My River Goes With Me: Johnson Witehira & Julie Nagam

Mar 5 2022 – Aug 14 2022
My River Goes With Me Johnson Witehira & Julie Nagam 1

Johnson Witehira and Julie Nagam, My River Goes With Me (detail), 2022. Courtesy of the artists. Photo: Mark Tantrum

Water is a constant. It provides sustenance, heals, uplifts, transports, and transforms. No matter where in the world you may be, it is likely the water you look at, consume and employ is the same water seen, felt and tasted by others on the opposite side of the globe.

This shared experience is at the heart of My River Goes With Me, a collaboration between Wellington-based Johnson Witehira (Ngāpuhi, Tamahaki) and Winnipeg-based Julie Nagam (Métis, German, Syrian). Together they have created an immersive experience that highlights the life-giving qualities of water as a metaphor and a unifying element to bridge geographical distance and cultural tradition.

Featuring imagery from both artists’ tūrangawaewae (standing place), this exhibition draws on their combined visual languages, imagining a space where time and place converge. The installation explores representations of the flora and fauna of Witehira and Nagam’s geographic regions alongside the unique iconography of their respective whakapapa (lineages).

Their rivers play an important role in this work, which is depicted as a kōwhaiwhai watercourse moving around the gallery space. Witehira draws on the deep connection he shares with the Whanganui River, the first body of water in Aotearoa recognised as a person. A circle of stones included in the installation has been transported from Pipiriki on the banks of the Whanganui;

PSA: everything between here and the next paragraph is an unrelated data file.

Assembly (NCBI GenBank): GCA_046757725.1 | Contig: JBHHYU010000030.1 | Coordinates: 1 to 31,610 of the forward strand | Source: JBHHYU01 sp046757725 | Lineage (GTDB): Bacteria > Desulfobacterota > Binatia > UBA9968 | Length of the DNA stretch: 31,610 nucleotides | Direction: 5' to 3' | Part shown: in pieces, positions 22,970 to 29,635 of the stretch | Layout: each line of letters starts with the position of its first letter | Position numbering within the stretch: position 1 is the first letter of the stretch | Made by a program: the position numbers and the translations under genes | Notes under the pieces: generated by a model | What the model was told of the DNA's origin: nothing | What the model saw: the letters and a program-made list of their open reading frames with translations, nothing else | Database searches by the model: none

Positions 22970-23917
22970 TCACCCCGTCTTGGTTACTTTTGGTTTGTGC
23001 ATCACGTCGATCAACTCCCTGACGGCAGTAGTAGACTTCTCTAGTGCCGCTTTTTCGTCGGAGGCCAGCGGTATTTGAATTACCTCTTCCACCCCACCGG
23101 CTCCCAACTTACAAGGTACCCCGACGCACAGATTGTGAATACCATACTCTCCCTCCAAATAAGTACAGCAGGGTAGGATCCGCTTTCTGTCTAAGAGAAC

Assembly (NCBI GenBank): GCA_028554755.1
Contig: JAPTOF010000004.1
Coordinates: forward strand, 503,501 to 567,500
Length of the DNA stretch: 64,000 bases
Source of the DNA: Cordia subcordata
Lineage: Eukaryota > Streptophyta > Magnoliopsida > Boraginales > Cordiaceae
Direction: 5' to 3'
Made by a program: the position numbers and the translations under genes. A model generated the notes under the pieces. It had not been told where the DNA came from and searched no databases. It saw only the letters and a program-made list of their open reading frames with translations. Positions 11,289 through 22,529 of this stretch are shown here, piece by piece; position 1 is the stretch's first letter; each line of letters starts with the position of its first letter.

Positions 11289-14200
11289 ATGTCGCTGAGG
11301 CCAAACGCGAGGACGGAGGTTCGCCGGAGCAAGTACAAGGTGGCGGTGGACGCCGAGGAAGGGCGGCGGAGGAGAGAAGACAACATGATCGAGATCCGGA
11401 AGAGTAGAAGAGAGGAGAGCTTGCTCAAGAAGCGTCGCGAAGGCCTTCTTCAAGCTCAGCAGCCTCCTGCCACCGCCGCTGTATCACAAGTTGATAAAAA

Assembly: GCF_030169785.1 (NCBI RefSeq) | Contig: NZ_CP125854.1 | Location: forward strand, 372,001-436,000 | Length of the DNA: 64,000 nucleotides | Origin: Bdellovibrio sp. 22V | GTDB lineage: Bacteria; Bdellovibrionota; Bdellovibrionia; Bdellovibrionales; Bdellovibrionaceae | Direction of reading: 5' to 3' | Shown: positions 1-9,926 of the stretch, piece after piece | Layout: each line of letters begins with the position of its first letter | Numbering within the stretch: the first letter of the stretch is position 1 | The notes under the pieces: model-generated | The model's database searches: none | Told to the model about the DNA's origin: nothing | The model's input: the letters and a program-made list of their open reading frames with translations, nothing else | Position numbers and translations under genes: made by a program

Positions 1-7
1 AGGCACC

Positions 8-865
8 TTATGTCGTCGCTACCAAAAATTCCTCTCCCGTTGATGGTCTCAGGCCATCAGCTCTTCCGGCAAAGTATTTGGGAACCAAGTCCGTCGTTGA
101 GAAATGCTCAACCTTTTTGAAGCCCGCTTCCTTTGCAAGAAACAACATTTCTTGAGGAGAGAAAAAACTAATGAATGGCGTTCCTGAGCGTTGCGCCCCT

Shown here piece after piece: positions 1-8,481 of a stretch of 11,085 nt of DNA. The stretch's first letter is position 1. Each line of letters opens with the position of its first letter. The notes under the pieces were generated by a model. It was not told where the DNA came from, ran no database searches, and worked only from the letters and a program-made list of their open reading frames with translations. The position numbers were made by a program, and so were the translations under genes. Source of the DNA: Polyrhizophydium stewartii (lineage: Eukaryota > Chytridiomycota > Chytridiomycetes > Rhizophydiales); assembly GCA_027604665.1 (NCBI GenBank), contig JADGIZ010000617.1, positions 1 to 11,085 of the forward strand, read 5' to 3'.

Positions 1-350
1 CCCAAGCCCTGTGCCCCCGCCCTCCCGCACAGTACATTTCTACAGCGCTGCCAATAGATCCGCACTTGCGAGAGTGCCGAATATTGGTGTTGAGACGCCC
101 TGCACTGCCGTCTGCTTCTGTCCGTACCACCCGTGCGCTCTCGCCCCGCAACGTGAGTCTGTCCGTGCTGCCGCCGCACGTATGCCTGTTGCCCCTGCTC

“I see the stones as a tangible piece of me, one that is there to look after the art project and be in the space in my absence. They carry a mauri that can't be generated by the digital works alone.”

Nagam references two interconnected waterways, the Red and Assiniboine Rivers, which come together in the heart of Winnipeg, in the Manitoba territory of Canada. She has also included the birch and red pine trees that are such distinctive features from her landscape alongside some of the wildlife;

“When I think about the importance of plant medicines and our relationship to animals, I focus on a bird called the whip-poor-will. There are many in Manitoba, and this bird has a distinctive sound. I think about what it means to be losing this animal, or the blue dragonfly, or the coyote which we call the “prairie wolf”.”   

Utilising hand-drawn elements alongside digital printing, rendering, animation and a specially created soundscape My River Goes With Me offers a multi-layered experience while providing an insight into these artists shared vision.